The prize for this challenge is from the Read-A-Thon prize box…  and it will be TWO BOOKS!    other than that, I think Hannah is in charge.   YOU HAVE TWO HOURS.     and I think Dewey is randomly picking from the entries.   

Leave a comment OR blog yourself (you’re all doing both anyway, right?!)  for one or both (or neither?) of the following:

        A – strangest new vocabulary word found during entire read-a-thon

        B – most interesting /  annoying / favorite RUN ON sentence encountered.

 

Have fun!   Look alive PEOPLE!  

Whoops, I Did It Again

Well, I think I just bit off more than I intended to.  I signed up for another challenge.   What with Weekly Geeks, my In Their Own Shoes Challenge, keeping up with my favorite blogs (and finding more every day!) and actually spending time reading books just so I can review them here, I really think I might be in over my head.

But then again, I don’t want to get complacent, now DO I?

Besides, this one is ONLY asking for me to give a little more, only 1% more!   No, not quite.   It’s requesting we commit to reading 1% of the currently hot and debated 1001 Books List between May 1st and …    October?  or was it the end of the year?    

Yep, that’s what I did.  Signed up before I really knew what I was in for.

If you want to print the list, follow this link.    I did, I had to see it on paper.  On 20 pieces of paper.  I even printed it on green paper and had mad/crazy thoughts about transcribing the list into my tbr sug book!   I’m excited to see that I’ve read a few, heard of a few authors, etc.    Golly Ian McEwan is all over it.

If you want to be in the challenge, go here.

And, if you want to gently exhort me to “GET BACK TO YOUR BOOK(s) AND READ SOMETHING, SILLY!”   Well, that would be appreciated, too.

At first glance, I want to read these ten:

 1. Never Let Me Go – Kazuo Ishiguro (I have been wanting to try Ishiguro)

 2. Fury – Salman Rushdie (I have never read any Rushdie)

 3. American Pastoral – Philip Roth (I am compelled to read another Roth book.)

 4. Whatever – Michel Houellebecq (gotta love the title.   Maybe not)

 5. Trainspotting – Irvine Welsh (isn’t this a movie?!)

 6. Get Shorty – Elmore Leonard (I can always cheat and see the movies?) 

 7. Like Life – Lorrie Moore (I need to include a female writers, I think)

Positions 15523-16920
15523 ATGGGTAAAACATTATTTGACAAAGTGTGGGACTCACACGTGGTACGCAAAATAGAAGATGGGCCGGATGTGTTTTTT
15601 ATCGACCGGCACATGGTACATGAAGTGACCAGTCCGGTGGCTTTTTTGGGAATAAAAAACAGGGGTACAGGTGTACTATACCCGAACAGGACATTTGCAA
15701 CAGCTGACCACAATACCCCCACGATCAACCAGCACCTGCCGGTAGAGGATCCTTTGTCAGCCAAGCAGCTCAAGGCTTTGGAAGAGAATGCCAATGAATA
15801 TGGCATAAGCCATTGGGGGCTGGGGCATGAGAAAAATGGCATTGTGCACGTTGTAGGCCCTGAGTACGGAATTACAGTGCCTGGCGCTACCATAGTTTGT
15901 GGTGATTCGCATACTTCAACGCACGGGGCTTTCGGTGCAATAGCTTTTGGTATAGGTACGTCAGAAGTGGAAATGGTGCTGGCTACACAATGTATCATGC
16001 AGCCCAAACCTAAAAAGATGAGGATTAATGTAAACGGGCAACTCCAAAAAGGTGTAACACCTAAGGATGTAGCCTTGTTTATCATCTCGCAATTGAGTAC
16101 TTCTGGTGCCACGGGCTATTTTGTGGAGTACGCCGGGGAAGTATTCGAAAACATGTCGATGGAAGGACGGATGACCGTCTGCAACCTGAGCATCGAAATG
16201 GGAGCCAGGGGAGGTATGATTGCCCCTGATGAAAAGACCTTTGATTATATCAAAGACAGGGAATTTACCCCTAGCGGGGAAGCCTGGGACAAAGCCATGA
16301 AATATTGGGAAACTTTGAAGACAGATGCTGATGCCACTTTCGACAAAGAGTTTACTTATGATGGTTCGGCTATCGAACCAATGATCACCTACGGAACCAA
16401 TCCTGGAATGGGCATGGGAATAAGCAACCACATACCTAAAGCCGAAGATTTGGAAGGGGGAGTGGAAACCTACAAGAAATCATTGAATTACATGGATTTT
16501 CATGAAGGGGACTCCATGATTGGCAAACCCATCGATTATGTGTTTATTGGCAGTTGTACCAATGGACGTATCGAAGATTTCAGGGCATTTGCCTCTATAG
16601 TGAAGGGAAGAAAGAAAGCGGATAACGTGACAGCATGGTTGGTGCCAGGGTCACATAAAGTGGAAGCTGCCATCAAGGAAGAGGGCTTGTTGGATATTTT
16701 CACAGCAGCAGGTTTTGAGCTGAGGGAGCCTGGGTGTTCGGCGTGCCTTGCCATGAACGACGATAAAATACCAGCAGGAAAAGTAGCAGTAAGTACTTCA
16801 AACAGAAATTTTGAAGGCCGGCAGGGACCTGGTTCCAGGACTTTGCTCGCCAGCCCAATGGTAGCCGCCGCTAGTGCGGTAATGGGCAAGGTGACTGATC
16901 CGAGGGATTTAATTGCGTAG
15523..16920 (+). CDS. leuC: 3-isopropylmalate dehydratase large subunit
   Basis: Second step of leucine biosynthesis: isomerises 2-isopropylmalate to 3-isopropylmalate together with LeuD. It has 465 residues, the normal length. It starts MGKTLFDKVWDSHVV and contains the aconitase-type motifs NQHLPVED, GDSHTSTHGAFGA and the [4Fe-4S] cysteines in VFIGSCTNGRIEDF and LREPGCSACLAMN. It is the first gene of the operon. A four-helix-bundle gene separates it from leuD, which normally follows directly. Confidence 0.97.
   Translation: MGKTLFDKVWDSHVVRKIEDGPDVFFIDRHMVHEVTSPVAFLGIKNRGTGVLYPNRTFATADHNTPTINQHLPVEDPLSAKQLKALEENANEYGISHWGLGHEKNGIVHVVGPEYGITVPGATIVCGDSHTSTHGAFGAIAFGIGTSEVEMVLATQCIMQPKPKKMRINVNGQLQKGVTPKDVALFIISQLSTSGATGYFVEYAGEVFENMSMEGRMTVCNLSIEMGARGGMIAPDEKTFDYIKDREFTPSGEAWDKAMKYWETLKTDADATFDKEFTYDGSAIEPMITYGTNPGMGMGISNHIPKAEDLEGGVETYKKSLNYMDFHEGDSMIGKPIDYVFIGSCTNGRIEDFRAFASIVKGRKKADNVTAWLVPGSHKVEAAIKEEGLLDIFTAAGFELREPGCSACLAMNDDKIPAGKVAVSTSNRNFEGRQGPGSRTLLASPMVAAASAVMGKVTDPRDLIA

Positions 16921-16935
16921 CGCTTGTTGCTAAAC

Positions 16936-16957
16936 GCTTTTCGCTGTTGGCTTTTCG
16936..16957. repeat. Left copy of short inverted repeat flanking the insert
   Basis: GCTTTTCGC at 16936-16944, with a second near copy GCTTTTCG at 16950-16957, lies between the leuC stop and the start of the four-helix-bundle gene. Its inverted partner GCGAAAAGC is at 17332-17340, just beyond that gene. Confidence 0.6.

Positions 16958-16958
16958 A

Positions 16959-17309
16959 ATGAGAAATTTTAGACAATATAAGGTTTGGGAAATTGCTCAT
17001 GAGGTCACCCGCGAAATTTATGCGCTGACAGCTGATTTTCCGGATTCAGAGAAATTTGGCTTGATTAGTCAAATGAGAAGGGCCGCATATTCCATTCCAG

8. Nights at the Circus (ooo, I like Angela Carter!)

 9. The Prime of Miss Jean Brodie – Muriel Spark (has been on the list for awhile, might as well get to it.)

10.  Anna Karenina – Tolstoy (one of my 2008 must, gotta, absolutely want to finish this!)

alternates:   Ormond, The Absentee, or Castle Rackrent by Maria Edgeworth because I’ve never heard of her. 

If any of these are too long and thus intimidating, I’ll replace with a novella – there HAS to be a novella on this list somewhere!

 

PS – I spent a good ten minutes perusing Google Images to my search for ‘slap upside the head’ but didn’t find anything I wanted to bring back here.   Saw a few whale pics…

The Uncommon Reader

Review The Uncommon Reader by Alan Bennett

A Novella

After reading a few delightful posts recommending this and seeing it on the list as a possibility for the Novella Challenge, I ordered this from the library.

At only 120 pages, and with above average size font, I was easily able to devour this in a few hours.

The story is how the Queen of England accidently discovers a traveling library van on the grounds of the palace and so she decides on a whim to check out a book.   This activity, her new hobby, snowballs and takes over her life as anyone who loves to read can appreciate.   Once engrossed in a book, she finds every interruption, every duty,  any time not spent reading to be quite annoying!

Her staff becomes concerned and attempts to thwart her new ‘preoccupation.’  Her family is actually glad because they find she no longer pays much nitpicky attention to them.   And eventually, alas, she realizes that she is a ‘doer’ and reading is not doing.    I won’t spoil the ending…

I enjoyed the premise, the lightness, the absurdity.     I chuckled frequently and sympathised (sympathy may not be the right word…   anyone?, anyone?)  with the position of the Queen and how she is supposed to act.

However, I am not familiar  enough of some things the author referred to, I don’t have any understanding of French words (my biggest issue with ‘heavy’ literature), and I don’t get many terms I assume are everyday stuff of British culture.   So, I stumbled a lot and often skipped over these or became disillusioned with my own world knowledge.

Otherwise, despite or because of my lowbrow and American perspective, it was a cute story.

THREE STARS.

Novellas

Trish at Hey Lady! has a challenge starting soon (or in my case, already begun) that inspires us to read novellas.   You can read her explanation and challenge description by clicking here.

A novella is defined as a piece of literature that is longer than a short story and not long enough to be considered a novel.

Uh huh.  THAT cleared it all up for you, didn’t it.    My favorite definition is here:   A short novel.  

Now, I am excited about this.    For one reason, short books are faster to get through and gets me closer to my goal of reading (and maybe exceeding) 33 books in 2008.   So, when I failed to remember the title of the book I told PlanetBooks I want to read and knowing that my library didn’t have it even if I did know author/title – I had looked it up earlier and it’s not even available to request – I embarked on a different tactic.